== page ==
Homoplasy and clade support

Matthew C. Brandley, Dan L. Warren, Adam D. Leaché, Jimmy A. McGuire

Research output: Contribution to journalArticlepeer-review

26 Citations (Scopus)


Distinguishing phylogenetic signal from homoplasy (shared similarities among taxa that do not arise by common ancestry) is an implicit goal of any phylogenetic study. Large amounts of homoplasy can interfere with accurate tree inference, and it is expected that common measures of clade support, including bootstrap proportions and Bayesian posterior probabilities, should also be impacted to some degree by homoplasy. Through data simulation and analysis of 38 empirical data sets, we show that high amounts of homoplasy will affect all measures of clade support in a manner that is dependent on clade size. More specifically, the smallest taxon bipartitions in an unrooted tree topology will receive higher support relative to clades of intermediate sizes, even when all clades are supported by the same amount of data. We determine that the ultimate causes of this effect are the inclusion of random trees (due to homoplasy) during bootstrap resampling and Markov chain Monte Carlo (MCMC) topology searching and the higher relative proportion of small taxon bipartitions (i.e., 2 or 3 taxa) to larger sized bipartitions. However, the use of explicit model-based methods, especially Bayesian MCMC methods, effectively overcomes this clade size effect even when very small amounts of phylogenetic signal are present. We develop a post hoc statistic, the clade disparity index (CDI), to measure both the relative magnitude of the clade size effect and its statistical significance. In analyses of both simulated and empirical data, CDI values indicate that Bayesian MCMC analyses are substantially more likely to estimate clade support values that are uncorrelated with clade size than are maximum parsimony and maximum likelihood bootstrap analyses and thus less affected by homoplasy. These results may be especially relevant to "deep" phylogenetic problems, such as reconstructing the tree of life, as they represent the largest possible extremes of time and evolutionary rates, 2 factors that cause homoplasy.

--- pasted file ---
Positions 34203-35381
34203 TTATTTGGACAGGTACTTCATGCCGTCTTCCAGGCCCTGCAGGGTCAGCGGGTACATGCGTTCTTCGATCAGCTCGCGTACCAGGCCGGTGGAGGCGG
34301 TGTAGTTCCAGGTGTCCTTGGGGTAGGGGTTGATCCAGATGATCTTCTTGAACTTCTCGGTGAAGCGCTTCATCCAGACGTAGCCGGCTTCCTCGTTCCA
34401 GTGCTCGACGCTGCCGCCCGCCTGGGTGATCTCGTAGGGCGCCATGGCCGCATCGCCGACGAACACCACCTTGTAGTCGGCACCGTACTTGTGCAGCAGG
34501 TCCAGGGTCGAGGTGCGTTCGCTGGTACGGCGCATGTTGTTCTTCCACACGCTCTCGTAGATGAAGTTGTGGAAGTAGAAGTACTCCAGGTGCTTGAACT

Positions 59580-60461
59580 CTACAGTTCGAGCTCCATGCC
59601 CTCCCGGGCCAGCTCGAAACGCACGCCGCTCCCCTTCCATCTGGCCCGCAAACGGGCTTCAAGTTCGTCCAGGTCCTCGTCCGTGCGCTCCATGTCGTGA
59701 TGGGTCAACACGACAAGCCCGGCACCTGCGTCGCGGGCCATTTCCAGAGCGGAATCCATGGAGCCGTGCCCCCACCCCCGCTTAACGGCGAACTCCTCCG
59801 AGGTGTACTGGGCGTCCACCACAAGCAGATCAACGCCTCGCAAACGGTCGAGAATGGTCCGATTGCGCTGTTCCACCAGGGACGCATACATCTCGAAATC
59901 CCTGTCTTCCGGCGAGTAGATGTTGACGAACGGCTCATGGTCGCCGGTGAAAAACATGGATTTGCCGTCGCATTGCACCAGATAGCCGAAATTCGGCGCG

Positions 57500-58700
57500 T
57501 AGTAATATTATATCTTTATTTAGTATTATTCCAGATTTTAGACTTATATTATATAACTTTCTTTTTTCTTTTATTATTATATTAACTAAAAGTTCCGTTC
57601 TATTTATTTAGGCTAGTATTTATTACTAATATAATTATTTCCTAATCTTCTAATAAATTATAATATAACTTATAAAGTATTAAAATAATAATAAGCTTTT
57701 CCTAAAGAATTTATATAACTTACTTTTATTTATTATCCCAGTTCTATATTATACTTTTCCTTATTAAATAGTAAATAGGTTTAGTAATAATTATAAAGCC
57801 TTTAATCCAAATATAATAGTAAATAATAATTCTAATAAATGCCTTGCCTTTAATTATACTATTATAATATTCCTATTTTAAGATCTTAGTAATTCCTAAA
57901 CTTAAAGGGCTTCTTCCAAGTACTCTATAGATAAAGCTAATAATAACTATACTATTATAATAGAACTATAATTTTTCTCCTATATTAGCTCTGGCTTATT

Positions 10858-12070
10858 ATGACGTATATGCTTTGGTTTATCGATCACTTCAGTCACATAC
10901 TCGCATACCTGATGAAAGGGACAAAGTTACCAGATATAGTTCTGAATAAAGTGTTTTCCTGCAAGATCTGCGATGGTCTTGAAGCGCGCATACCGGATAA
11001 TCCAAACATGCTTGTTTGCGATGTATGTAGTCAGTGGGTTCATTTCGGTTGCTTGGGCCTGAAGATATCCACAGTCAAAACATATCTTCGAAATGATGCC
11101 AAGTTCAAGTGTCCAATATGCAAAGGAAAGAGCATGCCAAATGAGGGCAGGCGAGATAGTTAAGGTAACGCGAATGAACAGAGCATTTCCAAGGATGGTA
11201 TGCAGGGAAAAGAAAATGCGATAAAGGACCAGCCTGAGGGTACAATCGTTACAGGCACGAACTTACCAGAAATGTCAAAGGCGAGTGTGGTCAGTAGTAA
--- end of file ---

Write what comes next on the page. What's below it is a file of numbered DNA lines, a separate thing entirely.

Original languageEnglish
Pages (from-to)184-198
Number of pages15
JournalSystematic Biology
Issue number2
Publication statusPublished - Apr 2009


  • Bayesian posterior probability
  • Bootstrap
  • Clade size
  • Homoplasy
  • Prior probability

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